All members of the HKU community and the general public are welcome to join!
Speaker: Ms Levinna Natalia, PhD Candidate, Department of Civil Engineering, Faculty of Engineering, HKU
Moderator: Mr Zhang Li, PhD Candidate, Department of Civil Engineering, Faculty of Engineering, HKU
Date: 11th April 2023 (Tuesday)
Mode: Mixed (both face-to-face and online). Seats for on-site participants are limited. A confirmation email will be sent to participants who have successfully registered.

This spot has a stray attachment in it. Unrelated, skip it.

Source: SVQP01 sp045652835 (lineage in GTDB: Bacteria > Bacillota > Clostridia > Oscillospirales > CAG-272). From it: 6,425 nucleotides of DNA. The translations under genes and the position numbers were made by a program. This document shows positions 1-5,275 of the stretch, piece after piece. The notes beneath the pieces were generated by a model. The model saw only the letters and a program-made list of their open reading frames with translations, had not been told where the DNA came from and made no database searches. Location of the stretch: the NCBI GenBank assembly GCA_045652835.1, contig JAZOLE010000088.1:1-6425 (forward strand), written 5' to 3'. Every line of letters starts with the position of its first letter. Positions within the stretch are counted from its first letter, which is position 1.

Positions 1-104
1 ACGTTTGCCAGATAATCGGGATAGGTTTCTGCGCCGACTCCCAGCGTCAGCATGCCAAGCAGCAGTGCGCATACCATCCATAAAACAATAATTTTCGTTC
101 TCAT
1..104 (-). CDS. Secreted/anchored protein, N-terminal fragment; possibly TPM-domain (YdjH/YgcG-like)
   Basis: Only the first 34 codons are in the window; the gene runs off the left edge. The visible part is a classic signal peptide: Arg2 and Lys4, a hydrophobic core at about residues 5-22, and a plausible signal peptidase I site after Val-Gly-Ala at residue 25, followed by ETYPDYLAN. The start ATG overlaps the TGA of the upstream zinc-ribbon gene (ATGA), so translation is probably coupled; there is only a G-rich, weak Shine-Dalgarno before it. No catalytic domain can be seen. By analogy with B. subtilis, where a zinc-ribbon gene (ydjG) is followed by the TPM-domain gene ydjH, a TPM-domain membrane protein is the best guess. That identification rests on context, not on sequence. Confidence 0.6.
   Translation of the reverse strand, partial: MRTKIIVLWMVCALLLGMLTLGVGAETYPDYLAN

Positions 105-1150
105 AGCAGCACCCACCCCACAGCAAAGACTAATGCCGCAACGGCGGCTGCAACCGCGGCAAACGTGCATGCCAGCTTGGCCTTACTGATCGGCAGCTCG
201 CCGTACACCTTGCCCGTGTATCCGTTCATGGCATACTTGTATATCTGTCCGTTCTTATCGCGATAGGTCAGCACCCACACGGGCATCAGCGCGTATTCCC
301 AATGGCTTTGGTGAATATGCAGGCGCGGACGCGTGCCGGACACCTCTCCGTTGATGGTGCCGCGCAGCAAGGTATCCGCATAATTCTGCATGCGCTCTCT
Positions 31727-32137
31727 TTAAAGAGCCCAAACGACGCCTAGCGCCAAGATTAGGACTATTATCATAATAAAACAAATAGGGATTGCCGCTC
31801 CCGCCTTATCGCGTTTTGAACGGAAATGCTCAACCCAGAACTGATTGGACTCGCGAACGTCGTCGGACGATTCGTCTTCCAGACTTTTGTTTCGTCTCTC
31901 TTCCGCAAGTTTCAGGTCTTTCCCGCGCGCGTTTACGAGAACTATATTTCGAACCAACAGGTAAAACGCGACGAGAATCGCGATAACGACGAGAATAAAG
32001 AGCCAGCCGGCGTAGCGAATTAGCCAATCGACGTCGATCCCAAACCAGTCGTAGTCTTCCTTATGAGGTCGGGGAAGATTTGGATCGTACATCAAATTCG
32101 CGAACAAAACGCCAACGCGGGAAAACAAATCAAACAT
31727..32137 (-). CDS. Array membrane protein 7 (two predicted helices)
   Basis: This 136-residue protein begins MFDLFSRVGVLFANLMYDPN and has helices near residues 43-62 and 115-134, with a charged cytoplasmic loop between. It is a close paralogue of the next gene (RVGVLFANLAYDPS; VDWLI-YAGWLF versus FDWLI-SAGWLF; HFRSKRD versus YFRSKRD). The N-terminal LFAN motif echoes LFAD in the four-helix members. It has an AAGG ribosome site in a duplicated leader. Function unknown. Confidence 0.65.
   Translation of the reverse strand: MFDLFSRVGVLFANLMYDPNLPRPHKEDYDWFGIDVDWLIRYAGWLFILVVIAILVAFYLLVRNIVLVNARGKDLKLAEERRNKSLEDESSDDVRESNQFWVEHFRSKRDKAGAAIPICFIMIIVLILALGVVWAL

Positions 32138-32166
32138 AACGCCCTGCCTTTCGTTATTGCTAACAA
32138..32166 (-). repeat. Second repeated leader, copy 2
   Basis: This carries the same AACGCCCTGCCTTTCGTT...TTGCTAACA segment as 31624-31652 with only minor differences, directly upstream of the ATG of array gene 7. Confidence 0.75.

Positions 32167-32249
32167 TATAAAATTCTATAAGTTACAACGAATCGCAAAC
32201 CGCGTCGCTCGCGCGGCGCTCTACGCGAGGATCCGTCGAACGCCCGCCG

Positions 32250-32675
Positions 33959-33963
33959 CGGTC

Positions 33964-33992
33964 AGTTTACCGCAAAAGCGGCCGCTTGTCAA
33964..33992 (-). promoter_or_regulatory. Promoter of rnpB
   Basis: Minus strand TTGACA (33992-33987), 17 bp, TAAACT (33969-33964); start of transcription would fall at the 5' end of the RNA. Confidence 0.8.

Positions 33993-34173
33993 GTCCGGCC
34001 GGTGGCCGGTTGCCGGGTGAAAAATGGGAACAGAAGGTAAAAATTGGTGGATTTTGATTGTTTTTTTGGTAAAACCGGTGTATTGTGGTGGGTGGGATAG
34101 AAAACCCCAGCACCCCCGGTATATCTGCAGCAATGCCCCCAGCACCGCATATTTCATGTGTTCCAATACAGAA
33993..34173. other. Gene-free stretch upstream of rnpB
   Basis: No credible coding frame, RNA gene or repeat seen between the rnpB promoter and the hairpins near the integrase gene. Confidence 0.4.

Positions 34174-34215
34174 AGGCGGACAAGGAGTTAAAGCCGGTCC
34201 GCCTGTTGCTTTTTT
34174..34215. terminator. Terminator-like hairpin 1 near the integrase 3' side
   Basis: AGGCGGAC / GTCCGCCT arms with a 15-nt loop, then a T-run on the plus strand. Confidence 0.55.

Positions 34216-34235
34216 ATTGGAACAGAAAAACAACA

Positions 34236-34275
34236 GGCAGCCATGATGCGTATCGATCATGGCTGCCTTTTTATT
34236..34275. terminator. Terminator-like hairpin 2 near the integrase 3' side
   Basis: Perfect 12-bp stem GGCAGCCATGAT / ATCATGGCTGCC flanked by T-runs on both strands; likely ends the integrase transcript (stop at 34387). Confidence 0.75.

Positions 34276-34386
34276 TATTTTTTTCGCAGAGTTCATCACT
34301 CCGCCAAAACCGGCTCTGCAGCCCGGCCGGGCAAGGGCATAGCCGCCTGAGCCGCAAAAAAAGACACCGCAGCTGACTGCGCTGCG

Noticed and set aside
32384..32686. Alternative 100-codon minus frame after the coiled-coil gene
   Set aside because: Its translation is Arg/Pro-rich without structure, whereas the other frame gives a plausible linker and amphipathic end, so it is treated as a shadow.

Climate change increases the frequency and intensity of extreme rainfall events and magnifies the threat of rainfall-induced slope failure. The consequences of these failures can be dramatic and devastating if flow slides are triggered. While considerable efforts have been made in the past decades to understand the failure mechanisms and develop techniques to mitigate the hazards, the complexity of interplays of various factors causes it to remain an area of uncertainty and difficulty in geotechnical engineering. This talk will briefly review and discuss the main factors affecting rainfall-induced slope failures from a perspective integrating the geotechnical, hydrological, and climatological aspects. The two deadly landslides in Sau Mau Ping, Hong Kong, in June 1972 and August 1976, which caused 165 casualties, are revisited. We raise an intriguing question that has long been overlooked: why were the slopes able to withstand the 1972 rainfall but failed in the 1976 rainfall event, given that the rainfall intensity of the latter event was only half of the former. We explore the roles of geological and hydrological settings and the rainfall characteristics to look into the causes and mechanisms of these failures. Implications of the new findings for practice will also be discussed.